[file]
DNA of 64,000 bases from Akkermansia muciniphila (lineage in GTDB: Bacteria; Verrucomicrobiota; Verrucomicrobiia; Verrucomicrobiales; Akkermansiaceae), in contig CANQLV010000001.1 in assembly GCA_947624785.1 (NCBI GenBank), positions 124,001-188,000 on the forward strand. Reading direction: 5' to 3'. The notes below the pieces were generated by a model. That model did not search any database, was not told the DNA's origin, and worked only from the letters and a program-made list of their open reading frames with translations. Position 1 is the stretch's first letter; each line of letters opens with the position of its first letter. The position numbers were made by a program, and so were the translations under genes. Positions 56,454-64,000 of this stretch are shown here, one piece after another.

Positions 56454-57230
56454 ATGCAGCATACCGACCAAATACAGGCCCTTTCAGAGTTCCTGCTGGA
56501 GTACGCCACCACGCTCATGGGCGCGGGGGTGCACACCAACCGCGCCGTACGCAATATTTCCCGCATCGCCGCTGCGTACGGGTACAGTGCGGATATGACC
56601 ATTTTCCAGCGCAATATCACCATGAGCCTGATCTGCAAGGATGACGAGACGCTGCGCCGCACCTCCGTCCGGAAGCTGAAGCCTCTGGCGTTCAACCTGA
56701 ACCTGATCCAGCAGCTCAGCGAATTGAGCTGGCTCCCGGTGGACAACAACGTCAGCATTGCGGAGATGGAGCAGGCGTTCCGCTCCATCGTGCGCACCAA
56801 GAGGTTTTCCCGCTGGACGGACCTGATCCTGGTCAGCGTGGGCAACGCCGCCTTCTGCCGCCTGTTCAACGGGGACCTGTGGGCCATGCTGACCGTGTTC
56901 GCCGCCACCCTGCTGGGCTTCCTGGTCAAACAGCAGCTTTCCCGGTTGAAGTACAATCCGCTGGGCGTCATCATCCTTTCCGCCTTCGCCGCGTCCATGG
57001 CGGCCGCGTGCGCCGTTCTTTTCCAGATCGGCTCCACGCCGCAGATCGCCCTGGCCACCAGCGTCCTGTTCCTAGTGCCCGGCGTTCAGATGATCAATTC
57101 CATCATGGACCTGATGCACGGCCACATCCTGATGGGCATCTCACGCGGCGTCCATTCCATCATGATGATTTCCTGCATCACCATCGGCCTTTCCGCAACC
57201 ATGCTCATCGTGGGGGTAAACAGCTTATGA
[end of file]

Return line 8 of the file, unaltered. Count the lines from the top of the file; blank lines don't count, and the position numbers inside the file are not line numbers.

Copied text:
56901 GCCGCCACCCTGCTGGGCTTCCTGGTCAAACAGCAGCTTTCCCGGTTGAAGTACAATCCGCTGGGCGTCATCATCCTTTCCGCCTTCGCCGCGTCCATGG